Meditation appears to be safe for most people. There are, however, case reports and studies noting some adverse effects. Thirty-three to 50% of the people participating in long silent meditation retreats (two weeks to three months) reported increased tension, anxiety, confusion, and depression. On the other hand, most of these same people also reported very positive effects from their meditation practice. Kabat-Zinn notes that these studies fail to differentiate between serious psychiatric disturbances and normal emotional mood swings. These studies do suggest, however, that meditation may not be recommended for people with psychotic disorders, severe depression, and other severe personality disorders unless they are also receiving psychological or medical treatment.

Side effects

There are no reported side effects from meditation except for positive benefits.

Research & general acceptance

The scientific study of the physiological effects of meditation began in the early 1960s. These studies prove that meditation affects metabolism, the endocrine system, the central nervous system, and the autonomic nervous system. In one study, three advanced practitioners of Tibetan Buddhist meditation practices demonstrated the ability to increase "inner heat" as much as 61%. During a different meditative practice they were able to dramatically slow down the rate at which their bodies consumed oxygen. Preliminary research shows that mindfulness meditation is associated with increased levels of melatonin . These findings suggest a potential role for meditation in the treatment and prevention of breast and prostrate cancer.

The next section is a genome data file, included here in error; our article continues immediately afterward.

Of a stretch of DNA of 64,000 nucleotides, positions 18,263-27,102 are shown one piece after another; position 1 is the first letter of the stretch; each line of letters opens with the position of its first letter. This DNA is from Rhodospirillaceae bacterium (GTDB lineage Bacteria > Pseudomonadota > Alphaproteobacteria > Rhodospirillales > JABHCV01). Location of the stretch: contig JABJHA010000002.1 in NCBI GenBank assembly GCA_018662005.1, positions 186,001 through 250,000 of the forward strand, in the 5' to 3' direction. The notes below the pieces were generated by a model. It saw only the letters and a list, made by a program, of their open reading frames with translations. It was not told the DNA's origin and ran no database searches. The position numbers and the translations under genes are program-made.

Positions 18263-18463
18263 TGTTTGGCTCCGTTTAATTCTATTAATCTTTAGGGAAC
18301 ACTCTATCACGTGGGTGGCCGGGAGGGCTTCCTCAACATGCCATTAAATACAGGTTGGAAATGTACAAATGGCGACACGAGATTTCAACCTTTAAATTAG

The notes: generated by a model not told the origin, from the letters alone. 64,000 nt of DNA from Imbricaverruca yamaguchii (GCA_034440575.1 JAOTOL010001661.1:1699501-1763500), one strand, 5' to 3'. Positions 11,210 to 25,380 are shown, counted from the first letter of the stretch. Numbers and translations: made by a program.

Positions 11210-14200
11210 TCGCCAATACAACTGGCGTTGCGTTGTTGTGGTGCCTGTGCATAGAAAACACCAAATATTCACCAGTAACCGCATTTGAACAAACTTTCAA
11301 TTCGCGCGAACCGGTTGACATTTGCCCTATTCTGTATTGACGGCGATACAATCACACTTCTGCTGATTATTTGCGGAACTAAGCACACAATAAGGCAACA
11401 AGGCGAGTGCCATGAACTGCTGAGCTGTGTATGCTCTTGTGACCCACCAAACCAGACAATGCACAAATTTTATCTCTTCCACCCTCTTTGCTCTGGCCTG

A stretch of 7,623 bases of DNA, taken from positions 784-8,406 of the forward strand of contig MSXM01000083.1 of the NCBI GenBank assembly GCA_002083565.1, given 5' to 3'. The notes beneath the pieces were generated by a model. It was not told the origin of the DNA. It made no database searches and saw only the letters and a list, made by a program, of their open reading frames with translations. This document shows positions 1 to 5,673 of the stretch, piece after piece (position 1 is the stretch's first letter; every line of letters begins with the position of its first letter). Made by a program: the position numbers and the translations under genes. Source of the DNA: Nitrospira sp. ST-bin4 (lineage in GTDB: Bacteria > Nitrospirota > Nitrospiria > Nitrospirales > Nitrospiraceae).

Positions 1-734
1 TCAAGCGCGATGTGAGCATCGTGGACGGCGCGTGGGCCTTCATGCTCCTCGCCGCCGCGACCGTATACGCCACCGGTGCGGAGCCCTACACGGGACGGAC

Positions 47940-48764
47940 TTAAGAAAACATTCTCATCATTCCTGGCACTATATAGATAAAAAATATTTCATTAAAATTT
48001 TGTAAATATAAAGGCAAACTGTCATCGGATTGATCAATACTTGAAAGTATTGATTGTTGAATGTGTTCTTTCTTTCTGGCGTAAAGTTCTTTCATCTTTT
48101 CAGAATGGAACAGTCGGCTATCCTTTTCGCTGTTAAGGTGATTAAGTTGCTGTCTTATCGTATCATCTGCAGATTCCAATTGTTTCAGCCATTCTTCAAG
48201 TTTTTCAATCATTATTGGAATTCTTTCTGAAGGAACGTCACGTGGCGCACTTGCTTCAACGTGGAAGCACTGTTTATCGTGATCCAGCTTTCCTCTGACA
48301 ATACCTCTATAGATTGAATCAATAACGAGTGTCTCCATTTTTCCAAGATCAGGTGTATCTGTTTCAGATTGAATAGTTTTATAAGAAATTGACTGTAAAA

Despite the inherent difficulties in designing research studies, there is a large amount of evidence of the medical benefits of meditation. Meditation is particularly effective as a treatment for chronic pain. Studies have shown meditation reduces symptoms of pain and pain-related drug use. In a four-year follow-up study, the majority of patients in a MBSR program reported "moderate to great improvement" in pain as a result of participation in the program.